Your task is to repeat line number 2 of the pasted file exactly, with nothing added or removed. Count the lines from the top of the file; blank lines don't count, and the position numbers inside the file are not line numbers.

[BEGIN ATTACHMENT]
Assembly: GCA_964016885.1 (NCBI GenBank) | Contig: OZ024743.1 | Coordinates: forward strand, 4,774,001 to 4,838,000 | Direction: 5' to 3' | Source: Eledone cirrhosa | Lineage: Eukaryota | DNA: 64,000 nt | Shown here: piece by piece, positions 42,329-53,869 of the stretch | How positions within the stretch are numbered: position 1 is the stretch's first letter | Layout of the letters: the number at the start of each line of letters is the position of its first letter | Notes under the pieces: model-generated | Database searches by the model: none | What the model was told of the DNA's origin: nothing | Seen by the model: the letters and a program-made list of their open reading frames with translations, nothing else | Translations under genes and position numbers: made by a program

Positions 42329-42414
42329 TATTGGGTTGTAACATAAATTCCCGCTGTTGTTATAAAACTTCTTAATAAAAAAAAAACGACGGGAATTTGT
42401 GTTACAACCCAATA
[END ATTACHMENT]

Positions 42329-42414